A world obscured: an honest look at cataract surgeryTuesday 25 August 2015
People with cataracts who opt for surgery are sometimes surprised by the complexity of the procedure. But those who go through with it are often overwhelmed with the results. Anthony O’Driscoll, Ophthalmology Consultant from Nuffield Health’s Warwickshire Hospital, lifts the shroud on the practice of restoring sight.
Cataracts cloud the lens inside your eye – not the surface
"Many people come for a consultation expecting that the procedure requires only a cleaning of the eye’s surface, when in fact it’s the lens that grows cloudy. The lens sits behind the pupil inside your eye. Light enters the eye through the pupil and is focused by the lens onto the retina. When cataracts form, the lens is unable to properly focus and create a clear picture."
Cataracts are treated by removing the lens and replacing it with a synthetic one
"Cataract removal is a micro-surgical procedure and is commonly done using a technique called phacoemulsification. First, we make a small incision in the eye and dilate the pupil to access the lens. Then, an ultrasonic probe is inserted to break up and emulsify the cataract. The soft tissue is then drawn out by suction through the probe. Finally, we insert a synthetic lens with a strength customised for the patient using a formula based on a biometrical measurement of their eye."
Most procedures are done under local anaesthetic
"The vast majority of patients opt to go under a local anaesthetic, which means they’re awake throughout the procedure. We work hard to make sure patients understand the experience they’re likely to have. There are different levels of local anaesthetic available, from strong eye drops to an injection around the side of the eye. Some people additionally opt to be sedated, while a rare few choose general anaesthetic which takes a bit longer to recover from.”
“If you’re under local anaesthetic, you won’t feel any pain, but might experience a bit of pressure and the sensation of fluid running over the eye. Some patients who just take the eye drops report seeing a dazzling multicolour light show during the procedure, in others the eye will simply blank out until the anaesthetic wears off.”
The results are often surprisingly good - but aren’t guaranteed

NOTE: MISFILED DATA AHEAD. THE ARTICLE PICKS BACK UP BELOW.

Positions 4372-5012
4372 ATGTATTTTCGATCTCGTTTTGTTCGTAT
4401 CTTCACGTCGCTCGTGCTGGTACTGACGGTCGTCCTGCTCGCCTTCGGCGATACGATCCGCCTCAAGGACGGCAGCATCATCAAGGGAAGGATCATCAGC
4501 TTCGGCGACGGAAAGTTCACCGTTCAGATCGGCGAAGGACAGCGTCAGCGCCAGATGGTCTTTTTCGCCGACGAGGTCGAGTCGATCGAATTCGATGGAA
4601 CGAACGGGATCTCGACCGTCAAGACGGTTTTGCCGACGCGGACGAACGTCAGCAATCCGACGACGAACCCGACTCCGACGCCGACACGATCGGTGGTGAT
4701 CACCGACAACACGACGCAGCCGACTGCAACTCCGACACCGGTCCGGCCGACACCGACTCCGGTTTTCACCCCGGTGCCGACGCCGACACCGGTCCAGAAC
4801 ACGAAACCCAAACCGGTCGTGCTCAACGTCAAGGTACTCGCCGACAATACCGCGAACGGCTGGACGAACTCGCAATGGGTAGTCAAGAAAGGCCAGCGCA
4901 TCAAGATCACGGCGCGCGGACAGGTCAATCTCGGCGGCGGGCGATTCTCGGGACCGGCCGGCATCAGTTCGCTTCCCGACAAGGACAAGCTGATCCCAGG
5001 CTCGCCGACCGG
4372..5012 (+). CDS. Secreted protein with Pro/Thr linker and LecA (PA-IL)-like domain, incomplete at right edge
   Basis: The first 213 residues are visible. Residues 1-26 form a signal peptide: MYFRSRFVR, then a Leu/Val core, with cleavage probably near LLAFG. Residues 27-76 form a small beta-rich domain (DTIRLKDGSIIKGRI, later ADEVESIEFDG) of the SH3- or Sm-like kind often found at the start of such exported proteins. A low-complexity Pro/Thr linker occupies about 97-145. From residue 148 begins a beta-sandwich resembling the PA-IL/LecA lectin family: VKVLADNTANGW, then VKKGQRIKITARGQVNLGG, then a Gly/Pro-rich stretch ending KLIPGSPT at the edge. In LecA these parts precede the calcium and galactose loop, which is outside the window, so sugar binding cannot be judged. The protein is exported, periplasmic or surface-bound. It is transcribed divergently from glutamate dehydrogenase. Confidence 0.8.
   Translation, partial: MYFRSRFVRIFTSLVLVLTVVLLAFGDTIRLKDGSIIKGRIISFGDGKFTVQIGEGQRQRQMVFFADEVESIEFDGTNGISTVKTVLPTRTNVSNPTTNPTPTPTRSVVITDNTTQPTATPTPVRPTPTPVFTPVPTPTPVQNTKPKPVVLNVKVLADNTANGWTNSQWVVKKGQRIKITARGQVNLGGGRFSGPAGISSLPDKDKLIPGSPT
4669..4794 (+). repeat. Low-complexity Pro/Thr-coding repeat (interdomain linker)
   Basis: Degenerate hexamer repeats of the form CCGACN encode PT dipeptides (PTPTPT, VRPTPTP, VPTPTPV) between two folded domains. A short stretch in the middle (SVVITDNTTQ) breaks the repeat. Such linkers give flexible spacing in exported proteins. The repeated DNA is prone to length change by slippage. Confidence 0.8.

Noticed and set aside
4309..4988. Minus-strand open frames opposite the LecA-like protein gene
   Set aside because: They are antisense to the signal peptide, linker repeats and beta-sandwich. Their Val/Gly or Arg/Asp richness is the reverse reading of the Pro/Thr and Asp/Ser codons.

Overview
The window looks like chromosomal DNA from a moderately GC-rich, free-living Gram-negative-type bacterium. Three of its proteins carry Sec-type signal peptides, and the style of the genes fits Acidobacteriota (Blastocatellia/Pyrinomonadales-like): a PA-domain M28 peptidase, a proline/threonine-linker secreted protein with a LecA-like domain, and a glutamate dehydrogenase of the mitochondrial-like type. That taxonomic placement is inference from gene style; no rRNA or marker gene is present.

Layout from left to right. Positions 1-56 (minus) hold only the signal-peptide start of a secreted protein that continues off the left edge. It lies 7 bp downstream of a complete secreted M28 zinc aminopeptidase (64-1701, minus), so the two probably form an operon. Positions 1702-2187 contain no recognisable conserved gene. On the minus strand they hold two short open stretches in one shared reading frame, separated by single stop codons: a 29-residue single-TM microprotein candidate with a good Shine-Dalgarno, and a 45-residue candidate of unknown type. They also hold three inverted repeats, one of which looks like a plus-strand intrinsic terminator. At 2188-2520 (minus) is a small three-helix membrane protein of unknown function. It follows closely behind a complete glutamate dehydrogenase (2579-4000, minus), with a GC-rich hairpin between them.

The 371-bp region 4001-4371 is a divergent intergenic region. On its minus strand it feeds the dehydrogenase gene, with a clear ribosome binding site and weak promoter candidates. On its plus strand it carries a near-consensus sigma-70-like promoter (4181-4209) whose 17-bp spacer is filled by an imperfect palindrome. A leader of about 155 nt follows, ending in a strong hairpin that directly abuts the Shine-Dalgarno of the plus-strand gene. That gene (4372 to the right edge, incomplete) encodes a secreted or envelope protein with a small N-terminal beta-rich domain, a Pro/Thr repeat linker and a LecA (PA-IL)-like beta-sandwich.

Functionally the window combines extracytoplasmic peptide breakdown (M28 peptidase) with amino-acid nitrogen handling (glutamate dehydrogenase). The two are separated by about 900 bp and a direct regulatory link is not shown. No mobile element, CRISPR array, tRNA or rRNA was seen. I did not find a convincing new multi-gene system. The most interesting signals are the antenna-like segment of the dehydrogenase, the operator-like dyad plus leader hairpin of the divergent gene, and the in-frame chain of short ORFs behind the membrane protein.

“The eye is extremely complex and is made up of loads of different parts. If other parts of the eye aren’t functioning properly, then the results might be underwhelming. But most patients are pleasantly surprised by the vision that returns to them after just a few days. Cataracts often develop slowly over time and people forget how good their vision once was. Some patients even find that they would like their other eye operated on to bring it up to the same standard.”
Let’s be clear about the risks
“Thousands of cataract surgeries are carried out without incident in the UK every year. But this is complex micro-surgery and it doesn’t always go to plan. The pocket that the lens sits in can be torn, all or part of the cataract can fall back into the eye as it is being removed, or infection can develop. Even if the surgery goes smoothly there is a small chance of posterior capsule opacification (PCO) – a condition where a membrane grows over the back of the new lens months or even years after the surgery is completed.”
“In most cases, complications like these can be treated with medication or further surgery. However, very rarely, in one out of every 1000 cases, surgery is directly responsible for permanent sight loss in the treated eye.”
Before choosing surgery, you need to weigh those risks against the potential gains
“Not everyone with cataracts needs cataract surgery. If you can go about your daily life without sight loss affecting your independence then you probably don’t need to think about surgery just yet. That said, cataracts generally get worse over time, and so it may be something you want to consider in the future. If you’re unsure, get an eye test or ask your GP to refer you to a specialist.”
Cataracts are common, but you can reduce your risks of developing the condition early
“As you get older, your risk of developing cataracts rises as the lens in the eye naturally degenerates over time. But there are some factors which can speed this process up, meaning some people may develop cataracts much earlier in life. High UV exposure can damage your eyes, so wear sunglasses on bright days. Smoking and diabetes have also been linked to early onset cataracts.”
“There are also occupational risks. Glass blowers, foundry workers and others who are exposed to high heat and strong light, including infrared light, stand a greater chance of developing cataracts early.”
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